Chicken tests

FB

Not my cup of cake
Valued Member
Completely off topic but someone recounted a story to me recently about bird strikes on trains. British Rail, as was, wanted to conduct their own bird strike tests so the company making the trains told them how to build a CO2 cannon and suggested firing a dead chicken at the train which they could buy from the local supermarket to simulate the bird strike.

BR made their tests and were horrified when the chicken not only went through the "bird proof" screen but through the cab, and the first 5 sets of seats in the carriage. They called in the train builder and explained then problem, loaded up the cannon and fired it. The damage was horrendous. Looking at the scene of devastation the train builder suggested they try loading the cannon with a defrosted chicken rather than a frozen one.
 

sobriety

Pole Sitter
FB, the rest of that urban legend goes something like this:

So they got hold of another frozen chicken, and loaded it into the cannon. They left it to defrost inside of the cannon overnight, powered it up in the morning and fired it, chicken made a huge mess all over the front of the train, but didn't break the screen, on cleaning the mess up they were surprised to find bits of fur all over the front f the train (this being a chicken after all). The mystery was cleared by viewing the slow motion film of the test, which revealed a stray cat, that had entered the cannon overnight to feast on the chicken...
 

VanChallis

Points Scorer
Completely off topic but someone recounted a story to me recently about bird strikes on trains. British Rail, as was, wanted to conduct their own bird strike tests so the company making the trains told them how to build a CO2 cannon and suggested firing a dead chicken at the train which they could buy from the local supermarket to simulate the bird strike.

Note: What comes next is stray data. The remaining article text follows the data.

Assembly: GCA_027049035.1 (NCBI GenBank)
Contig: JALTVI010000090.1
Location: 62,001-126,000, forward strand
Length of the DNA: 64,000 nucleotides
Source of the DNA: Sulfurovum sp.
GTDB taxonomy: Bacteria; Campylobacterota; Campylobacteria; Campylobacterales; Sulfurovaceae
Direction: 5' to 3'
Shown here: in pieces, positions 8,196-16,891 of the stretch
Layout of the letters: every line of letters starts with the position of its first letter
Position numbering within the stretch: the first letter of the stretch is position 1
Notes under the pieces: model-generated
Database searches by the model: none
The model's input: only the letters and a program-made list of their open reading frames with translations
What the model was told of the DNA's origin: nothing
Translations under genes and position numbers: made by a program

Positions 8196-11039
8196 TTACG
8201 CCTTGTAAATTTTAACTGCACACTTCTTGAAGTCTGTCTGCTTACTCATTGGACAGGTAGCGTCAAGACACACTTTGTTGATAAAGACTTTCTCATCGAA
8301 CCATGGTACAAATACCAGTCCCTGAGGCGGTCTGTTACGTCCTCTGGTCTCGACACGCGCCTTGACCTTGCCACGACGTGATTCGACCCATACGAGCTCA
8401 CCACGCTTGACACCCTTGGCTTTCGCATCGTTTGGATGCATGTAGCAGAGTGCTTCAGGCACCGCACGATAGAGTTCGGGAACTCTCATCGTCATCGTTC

BR made their tests and were horrified when the chicken not only went through the "bird proof" screen but through the cab, and the first 5 sets of seats in the carriage. They called in the train builder and explained then problem, loaded up the cannon and fired it. The damage was horrendous. Looking at the scene of devastation the train builder suggested they try loading the cannon with a defrosted chicken rather than a frozen one.
ROFL This is one of the funniest things I've ever had the pleasure of reading. And totally typical for our rail network! Brilliant! ROFL
 

canis

Race Winner
Valued Member
I am partially ashamed to admit I know one of the BR engineers involved in the above story. And it is mostly true. The cat part is an urban legend and never happened.

The "cannon" was borrowed from an aircraft manufacturer and was used to test airplane designs as they are very likely to hit a bird at some point. The train itself went through a few re-designs during the testing process before the company involved got hold of the aircraft manufacturer to ask how they made their windscreens tough enough to take a bird hit and the conversation went as follows (reported by my friend)

Aircraft Engineer - "So, go through the process you are following to test the train?"
Rail Engineer - "We fire the chicken at the windscreen and assess the damage, just as it says in your operations manual"
AE - "And what results have you got so far?"
RE - "The first test the chicken ended up about 4 cars back in the train, the front of the engine was completely demolished by the impact, we assumed manufacturing defects so we got another engine and this time checked it was all perfect before testing. This second test the chicken only ended up about 3 cars back, but still virtually demolished the engine and driver section. So we did a redesign and rebuild and tested again, this time the chicken didnt get to the passenger carriages but still would have been fatal for any driver, we have tried a few more designs but they still can't stop the chicken from hitting the driver section with enough force to kill any occupant".
AE - "And you have removed all the packaging from the chicken first as this will change any results?"
RE - "Yes, we are only firing the bird itself"
AE - "And you are using fresh chickens?"
RE - "No, we are buying them from the froxen section in bulk"

At which point the hammer dropped and the Rail Engineer realised what he had just said.

What amazed me is that apparently there were about 25 engineers working on this testing, and not one of them thought "In what way does a frozen chicken give us a representation of a live bird hitting the screen?" :twisted:
 

FB

Not my cup of cake
Valued Member
Now we have a suitable place to discuss these sorts of bizarre goings on did you know pigs are used for live fire tests in weapons development as their skin is very similar to humans. Poor old piggy has to be alive during the test though, albeit (usually) heavily sedated.

Also, pigs were used before crash test dummies in car crash tests and to see what damage a steering wheel does when developing air bags.

Not a lot of people know that.
 
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